An example of the type of insight that is required: in the space shuttle Challenger accident it was known that cold temperatures could affect the O rings ability to prevent the breach of hot gases to the outside of the solid rocket boosters. So some of the engineers brought this to the attention of the shuttle managers prior to the launch. But those arguing the other side noted that there had been also cases at warm temperatures that there had been some degree of blow by past the O rings of the hot gases though not enough for complete burn though.

 Unfortunately, the fact that could have decided the issue against launching was not recognized until after the fateful launch. In the post-launch accident review, some shuttle engineers that opposed the launch produced a graph showing that almost all launches at cold temperatures produced blow by and most of the bad cases of blow by were at the colder temperatures. The launches at warm temperatures had relatively few cases of blow by. The Challenger launch was going to be at the coldest temperature ever attempted for the shuttle.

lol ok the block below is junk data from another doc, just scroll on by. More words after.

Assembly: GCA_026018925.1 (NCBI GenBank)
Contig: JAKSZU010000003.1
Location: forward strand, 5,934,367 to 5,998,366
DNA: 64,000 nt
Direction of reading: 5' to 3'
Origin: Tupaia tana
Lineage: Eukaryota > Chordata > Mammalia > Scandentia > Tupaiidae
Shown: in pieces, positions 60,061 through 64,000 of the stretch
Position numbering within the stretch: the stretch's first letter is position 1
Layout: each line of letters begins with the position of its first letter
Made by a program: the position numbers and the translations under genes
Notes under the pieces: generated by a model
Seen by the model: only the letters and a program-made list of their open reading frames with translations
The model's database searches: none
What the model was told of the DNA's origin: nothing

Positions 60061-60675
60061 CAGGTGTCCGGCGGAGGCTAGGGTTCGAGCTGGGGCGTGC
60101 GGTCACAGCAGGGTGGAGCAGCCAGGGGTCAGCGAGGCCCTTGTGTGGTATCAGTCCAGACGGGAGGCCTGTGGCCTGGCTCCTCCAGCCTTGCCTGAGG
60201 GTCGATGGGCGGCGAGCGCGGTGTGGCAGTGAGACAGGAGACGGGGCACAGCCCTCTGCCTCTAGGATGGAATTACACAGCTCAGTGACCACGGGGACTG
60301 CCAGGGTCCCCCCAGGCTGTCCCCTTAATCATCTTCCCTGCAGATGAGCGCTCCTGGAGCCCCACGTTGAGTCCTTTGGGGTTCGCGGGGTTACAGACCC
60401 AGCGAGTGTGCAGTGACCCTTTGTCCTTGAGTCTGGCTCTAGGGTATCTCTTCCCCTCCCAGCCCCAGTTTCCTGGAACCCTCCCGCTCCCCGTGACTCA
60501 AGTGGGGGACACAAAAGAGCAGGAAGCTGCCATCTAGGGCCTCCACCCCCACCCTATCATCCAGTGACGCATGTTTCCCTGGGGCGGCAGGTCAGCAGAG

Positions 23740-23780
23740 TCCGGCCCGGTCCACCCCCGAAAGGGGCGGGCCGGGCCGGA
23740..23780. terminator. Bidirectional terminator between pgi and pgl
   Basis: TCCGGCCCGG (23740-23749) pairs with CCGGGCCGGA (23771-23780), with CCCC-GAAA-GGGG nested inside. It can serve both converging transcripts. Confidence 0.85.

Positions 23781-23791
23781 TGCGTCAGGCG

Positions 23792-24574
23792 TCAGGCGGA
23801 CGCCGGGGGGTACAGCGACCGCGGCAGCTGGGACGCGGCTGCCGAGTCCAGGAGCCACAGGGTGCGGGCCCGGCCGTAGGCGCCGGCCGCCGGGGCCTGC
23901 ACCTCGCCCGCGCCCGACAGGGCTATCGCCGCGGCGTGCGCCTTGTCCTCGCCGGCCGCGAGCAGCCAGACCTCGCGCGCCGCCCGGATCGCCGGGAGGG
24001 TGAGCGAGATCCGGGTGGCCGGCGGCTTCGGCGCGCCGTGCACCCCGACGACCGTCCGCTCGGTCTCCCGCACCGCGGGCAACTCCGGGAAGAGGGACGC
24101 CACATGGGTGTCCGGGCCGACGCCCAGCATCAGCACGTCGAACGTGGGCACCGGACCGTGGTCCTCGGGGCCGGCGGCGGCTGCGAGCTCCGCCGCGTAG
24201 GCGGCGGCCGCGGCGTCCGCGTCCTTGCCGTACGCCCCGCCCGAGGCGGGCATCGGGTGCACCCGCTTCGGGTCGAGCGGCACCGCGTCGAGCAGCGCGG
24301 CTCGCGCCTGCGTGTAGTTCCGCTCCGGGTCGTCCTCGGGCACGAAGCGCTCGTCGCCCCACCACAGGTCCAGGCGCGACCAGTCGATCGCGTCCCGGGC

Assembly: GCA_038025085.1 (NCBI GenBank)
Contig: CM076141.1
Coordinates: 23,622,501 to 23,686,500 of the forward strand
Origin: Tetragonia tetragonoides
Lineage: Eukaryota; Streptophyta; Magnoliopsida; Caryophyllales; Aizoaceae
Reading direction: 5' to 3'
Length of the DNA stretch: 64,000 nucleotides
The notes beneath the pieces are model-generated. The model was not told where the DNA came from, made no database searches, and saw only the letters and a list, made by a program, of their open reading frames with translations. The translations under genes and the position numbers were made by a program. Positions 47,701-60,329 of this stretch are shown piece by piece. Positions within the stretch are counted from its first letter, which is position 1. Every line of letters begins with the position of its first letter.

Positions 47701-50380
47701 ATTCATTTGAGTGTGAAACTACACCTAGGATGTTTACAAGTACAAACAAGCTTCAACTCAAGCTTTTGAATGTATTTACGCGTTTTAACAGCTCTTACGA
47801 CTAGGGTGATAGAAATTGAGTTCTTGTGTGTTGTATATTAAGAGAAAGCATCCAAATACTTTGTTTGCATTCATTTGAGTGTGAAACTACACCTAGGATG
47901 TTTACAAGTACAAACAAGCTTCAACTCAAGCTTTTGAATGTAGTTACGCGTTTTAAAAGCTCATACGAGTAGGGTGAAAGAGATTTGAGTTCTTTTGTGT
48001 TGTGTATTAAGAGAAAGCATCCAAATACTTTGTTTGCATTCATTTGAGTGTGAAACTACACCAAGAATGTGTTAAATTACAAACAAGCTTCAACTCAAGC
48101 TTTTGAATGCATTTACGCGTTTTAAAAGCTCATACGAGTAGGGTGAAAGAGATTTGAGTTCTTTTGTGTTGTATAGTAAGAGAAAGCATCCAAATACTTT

When presented with that graph after the accident, one shuttle program manager said, "When you look at it that way, it sort of jumps out at you." Unfortunately, that insight to produce that graph only occurred in hindsight, not foresight.

 Another example is provided by the Columbia accident. Shuttle mission managers decided against requesting imaging from more accurate(classified) sources or having the shuttle astronauts do a space walk to examine the wing for damage, because they concluded "nothing could be done anyway". However, could something be done if they HAD to come up with an answer by thinking outside-the-box?